Compton School Board urges parents to take part in policy making

150 150 Ed Coghlan

This ain’t your grandfather’s Compton anymore. (Photo Credit: Los Angeles Public Library)

One of the positive by-products of transparent government is that people can ensure that they know what is going on in their government. The end result should, theoretically, be better public policy. Sounds simple, doesn’t it? That’s why California Forward is devoting so much time and space to promoting transparency. We believe an open government helps create a more accountable government.

Some California cities and school districts are showing leadership in transparency. A recent video story from Vallejo  we produced showed how the city’s residents are involved in making direct decisions about how to spend sales tax revenue. This public participation idea was worth promoting given that Vallejo is a city that once declared bankruptcy and now serves as an example of good governance.

In Compton, a city that also has had a colorful past when it comes to government accountability, the school board recently took a different twist on transparency. Like the city of Vallejo, the Compton School Board has taken government to the people.

It was the brainchild of Board President Micah Ali, who in December established new Board committees where parents and other residents directly participated in fact finding and policy making.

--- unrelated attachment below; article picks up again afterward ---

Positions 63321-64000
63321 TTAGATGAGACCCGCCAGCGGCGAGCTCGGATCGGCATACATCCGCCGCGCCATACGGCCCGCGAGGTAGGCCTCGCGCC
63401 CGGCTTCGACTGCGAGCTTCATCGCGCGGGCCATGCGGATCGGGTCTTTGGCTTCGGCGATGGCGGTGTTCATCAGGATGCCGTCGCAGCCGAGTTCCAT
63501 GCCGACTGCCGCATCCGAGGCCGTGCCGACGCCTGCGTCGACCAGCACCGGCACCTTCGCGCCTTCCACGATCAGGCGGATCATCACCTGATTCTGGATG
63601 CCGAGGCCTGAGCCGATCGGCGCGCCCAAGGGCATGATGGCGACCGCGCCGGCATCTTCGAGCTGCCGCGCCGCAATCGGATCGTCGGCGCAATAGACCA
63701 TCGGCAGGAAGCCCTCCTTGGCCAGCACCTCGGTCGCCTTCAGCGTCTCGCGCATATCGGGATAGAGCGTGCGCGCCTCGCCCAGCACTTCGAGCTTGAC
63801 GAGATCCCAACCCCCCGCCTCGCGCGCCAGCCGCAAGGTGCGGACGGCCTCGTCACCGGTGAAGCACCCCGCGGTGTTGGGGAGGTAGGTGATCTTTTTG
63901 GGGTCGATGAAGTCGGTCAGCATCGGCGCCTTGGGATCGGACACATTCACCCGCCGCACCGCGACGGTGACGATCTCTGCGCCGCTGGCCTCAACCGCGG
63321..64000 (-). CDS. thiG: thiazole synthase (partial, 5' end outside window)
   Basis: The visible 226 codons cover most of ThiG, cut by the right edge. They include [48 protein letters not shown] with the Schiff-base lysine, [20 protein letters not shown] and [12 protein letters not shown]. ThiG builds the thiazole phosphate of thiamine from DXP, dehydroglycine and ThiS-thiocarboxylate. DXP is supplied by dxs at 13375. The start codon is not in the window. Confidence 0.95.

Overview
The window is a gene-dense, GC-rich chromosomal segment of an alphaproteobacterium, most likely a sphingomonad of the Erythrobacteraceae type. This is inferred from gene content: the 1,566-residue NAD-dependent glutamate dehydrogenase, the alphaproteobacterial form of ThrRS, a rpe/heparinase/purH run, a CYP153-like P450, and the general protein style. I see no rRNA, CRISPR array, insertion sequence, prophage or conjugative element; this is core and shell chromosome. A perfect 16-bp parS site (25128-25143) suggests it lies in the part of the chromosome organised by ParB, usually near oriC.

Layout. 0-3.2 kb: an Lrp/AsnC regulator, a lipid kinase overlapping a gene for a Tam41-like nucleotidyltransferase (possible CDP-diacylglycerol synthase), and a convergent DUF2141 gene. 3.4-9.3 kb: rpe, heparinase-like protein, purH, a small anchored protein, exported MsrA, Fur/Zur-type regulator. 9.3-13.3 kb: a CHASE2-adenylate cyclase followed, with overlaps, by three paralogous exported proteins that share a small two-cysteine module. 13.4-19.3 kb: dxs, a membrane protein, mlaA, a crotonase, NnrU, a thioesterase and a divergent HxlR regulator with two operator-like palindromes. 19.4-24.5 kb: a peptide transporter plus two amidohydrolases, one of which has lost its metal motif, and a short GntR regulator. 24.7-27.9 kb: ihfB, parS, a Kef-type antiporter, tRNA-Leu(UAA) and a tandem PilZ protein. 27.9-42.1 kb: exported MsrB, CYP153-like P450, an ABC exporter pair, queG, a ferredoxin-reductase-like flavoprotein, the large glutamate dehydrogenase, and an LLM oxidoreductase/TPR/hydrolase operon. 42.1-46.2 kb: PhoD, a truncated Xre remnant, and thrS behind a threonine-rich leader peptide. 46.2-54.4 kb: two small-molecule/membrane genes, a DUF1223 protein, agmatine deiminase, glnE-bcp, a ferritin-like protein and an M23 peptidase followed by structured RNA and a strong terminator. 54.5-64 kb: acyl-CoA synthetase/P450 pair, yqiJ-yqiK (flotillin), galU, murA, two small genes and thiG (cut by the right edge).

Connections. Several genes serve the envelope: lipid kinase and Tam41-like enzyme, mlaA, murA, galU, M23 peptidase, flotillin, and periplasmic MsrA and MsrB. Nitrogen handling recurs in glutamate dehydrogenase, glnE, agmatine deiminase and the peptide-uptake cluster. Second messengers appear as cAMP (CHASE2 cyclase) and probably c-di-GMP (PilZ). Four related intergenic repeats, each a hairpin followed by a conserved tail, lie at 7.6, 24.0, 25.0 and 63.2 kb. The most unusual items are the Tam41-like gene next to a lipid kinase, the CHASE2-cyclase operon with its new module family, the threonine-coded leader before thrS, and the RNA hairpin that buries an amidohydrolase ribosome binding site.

“Some elected officials find it inconvenient when the public gets involved in policymaking,” President Ali remarked. “The way I see it, you get the best feedback and ideas from the stakeholders of the community.”

Compton has seven elected School Board members who are responsible for keeping tabs on District operations and programs. During his first term, Ali relied on community members to contact him whenever an issue of importance to them arose. When he was re-elected, he took the idea of reaching out into the community to the Board

“Not everyone feels comfortable about speaking to an elected official,” said Ali. “So I thought we should literally seek people out. The results, so far, are promising.”

There are five committees: Facilities and Construction, Instructional Excellence and Community Engagement, Innovation and Efficiency, District Administration and Accountability and Redistricting. Each committee posts a public agenda and provides a full opportunity for community member attendance and participation.

 “It’s actually making the governing process better. People who attend School Board meeting are often better informed on the topics before the meeting,” said Ali. “Our schools are getting better and students are returning to the Compton Schools from other neighboring districts in part because people feel like they have a real say in how their schools are run.”

The head of the Compton PTA thinks this idea is a key to more parental involvement.

“Parents in Compton, like parents everywhere, want their schools to be better. The idea of taking the big issues that face our schools to the community and actively engaging parents and residents is a great idea,”  said Frederick Trahan, Compton Council PTA President. “This type of access to Board members can help continue the dramatic improvement of our schools.”

As Compton continues to develop this process with their citizens, we will keep you apprised of progress they are making. 


Ed Coghlan

All stories by: Ed Coghlan